[SDL] RGBA->RGBA blitting again

David Olofson david at olofson.net
Thu Nov 27 05:04:00 PST 2003


On Thursday 27 November 2003 13.30, MagerValp wrote:
> I'm writing a small font library that prints text to a transparent
> overlay, which is then displayed on the screen when a key is held
> down. The code works fine as long as the font is stored in a
> colorkeyed surface, but when I copy it to an RGBA surface with
> SDL_DisplayFormatAlpha for faster blitting, the text itself becomes
> transparent.

Yes... That's because RGBA->RGBA blits don't apply the source alpha 
the way you'd expect. (Performance reasons, I guess.)


> I searched the archives, and I guess this is an old
> problem, but this limits me to slow blits with 1-bit alpha and no
> anti-aliased fonts. You can see my test code here:
>
>   http://www.cling.gu.se/~cl3polof/testalpha.c
>   http://www.cling.gu.se/~cl3polof/10x12yellow.bmp

Nice little font, BTW. Reminds me of great old Atari ST and Amiga 
games. :-)


> Is there a workaround for this?

The easy solution, if you don't have too much text on the screen, is 
to just render directly to the screen. This is how it's done in Kobo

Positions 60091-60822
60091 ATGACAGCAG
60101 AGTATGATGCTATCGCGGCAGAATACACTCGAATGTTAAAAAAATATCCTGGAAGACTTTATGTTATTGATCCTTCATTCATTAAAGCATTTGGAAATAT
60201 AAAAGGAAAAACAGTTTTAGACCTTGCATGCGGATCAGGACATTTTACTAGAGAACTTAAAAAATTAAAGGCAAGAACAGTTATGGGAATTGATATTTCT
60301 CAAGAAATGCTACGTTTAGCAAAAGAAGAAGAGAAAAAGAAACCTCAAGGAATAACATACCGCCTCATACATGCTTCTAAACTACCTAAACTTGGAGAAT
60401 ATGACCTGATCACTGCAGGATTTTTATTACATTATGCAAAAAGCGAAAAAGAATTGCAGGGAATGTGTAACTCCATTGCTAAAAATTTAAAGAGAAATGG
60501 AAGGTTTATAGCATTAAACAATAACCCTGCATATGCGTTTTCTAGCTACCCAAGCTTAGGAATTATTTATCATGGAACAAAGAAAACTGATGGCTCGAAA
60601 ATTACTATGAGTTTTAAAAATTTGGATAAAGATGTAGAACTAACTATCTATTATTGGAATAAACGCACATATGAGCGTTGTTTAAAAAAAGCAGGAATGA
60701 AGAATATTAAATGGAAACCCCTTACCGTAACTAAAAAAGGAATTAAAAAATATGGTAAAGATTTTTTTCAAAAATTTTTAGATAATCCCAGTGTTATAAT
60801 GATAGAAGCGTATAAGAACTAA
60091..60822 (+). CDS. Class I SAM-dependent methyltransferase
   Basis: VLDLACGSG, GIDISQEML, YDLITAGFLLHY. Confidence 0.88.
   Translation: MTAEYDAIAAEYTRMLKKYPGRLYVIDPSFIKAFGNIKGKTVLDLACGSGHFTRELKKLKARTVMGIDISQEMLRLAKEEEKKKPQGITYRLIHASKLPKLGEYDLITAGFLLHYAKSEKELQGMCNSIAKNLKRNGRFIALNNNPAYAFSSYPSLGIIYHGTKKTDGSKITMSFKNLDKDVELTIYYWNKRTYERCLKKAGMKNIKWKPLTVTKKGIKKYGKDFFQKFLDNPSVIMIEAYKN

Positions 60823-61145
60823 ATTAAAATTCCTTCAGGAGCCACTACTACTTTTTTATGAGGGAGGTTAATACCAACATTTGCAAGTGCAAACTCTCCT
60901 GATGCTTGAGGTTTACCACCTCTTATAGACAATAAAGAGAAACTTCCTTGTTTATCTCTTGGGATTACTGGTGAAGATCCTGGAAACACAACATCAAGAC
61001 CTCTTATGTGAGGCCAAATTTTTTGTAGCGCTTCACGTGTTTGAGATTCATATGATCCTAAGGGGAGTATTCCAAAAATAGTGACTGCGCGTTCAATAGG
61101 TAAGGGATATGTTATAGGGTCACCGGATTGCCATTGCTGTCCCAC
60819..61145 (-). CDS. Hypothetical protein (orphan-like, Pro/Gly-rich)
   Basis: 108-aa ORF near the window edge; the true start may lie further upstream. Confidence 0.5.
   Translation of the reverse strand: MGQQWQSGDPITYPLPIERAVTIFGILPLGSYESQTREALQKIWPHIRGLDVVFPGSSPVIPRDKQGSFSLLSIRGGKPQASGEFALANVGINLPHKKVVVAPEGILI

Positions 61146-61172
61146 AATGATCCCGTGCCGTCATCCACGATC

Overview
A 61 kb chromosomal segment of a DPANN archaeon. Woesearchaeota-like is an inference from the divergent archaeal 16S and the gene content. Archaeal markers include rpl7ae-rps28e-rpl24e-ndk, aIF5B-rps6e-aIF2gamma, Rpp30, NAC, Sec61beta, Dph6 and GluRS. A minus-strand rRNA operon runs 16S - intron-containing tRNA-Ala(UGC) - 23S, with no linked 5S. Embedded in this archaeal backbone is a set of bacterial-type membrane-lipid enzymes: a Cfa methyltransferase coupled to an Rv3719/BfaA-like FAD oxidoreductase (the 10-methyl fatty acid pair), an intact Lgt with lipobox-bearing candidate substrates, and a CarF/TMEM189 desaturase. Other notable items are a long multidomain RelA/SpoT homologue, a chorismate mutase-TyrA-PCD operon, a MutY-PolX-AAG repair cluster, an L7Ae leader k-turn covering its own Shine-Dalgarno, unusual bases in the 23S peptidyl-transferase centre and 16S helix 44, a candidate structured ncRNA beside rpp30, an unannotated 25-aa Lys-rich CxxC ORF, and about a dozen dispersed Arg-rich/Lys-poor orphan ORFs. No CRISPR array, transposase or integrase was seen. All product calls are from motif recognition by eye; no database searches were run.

Deluxe, and the text "overlays" only have a slight effect on the 
frame rate on very low end hardware, as far as I've seen.

If you need massive amounts of text, you're probably better off 
rendering the overlay surfaces with your own blitting code, that 
applies/combines alpha the way you want. If there's no overlapping, 
you could just copy the full pixels from the font surface. Limited 
overlapping could be handled by cheating; just or the source and 
destination alpha together. Note that if you change the overlay 
surfaces frequently, the rendering and RLE decoding/encoding overhead 
will become significant.


BTW, don't ask for a 32 bpp display unless you absolutely need it to 
be exactly 32 bpp. If you run that code in windowed mode, or on a 
target that can't switch to 32 bpp, you'll get a shadow rendering 
buffer that is converted and blitted to the screen when you flip. Not 
insanely expensive if you're doing full screen s/w rendering anyway, 
but for more normal applications it eliminates any chances of using 
h/w accelerated blits.


//David Olofson - Programmer, Composer, Open Source Advocate

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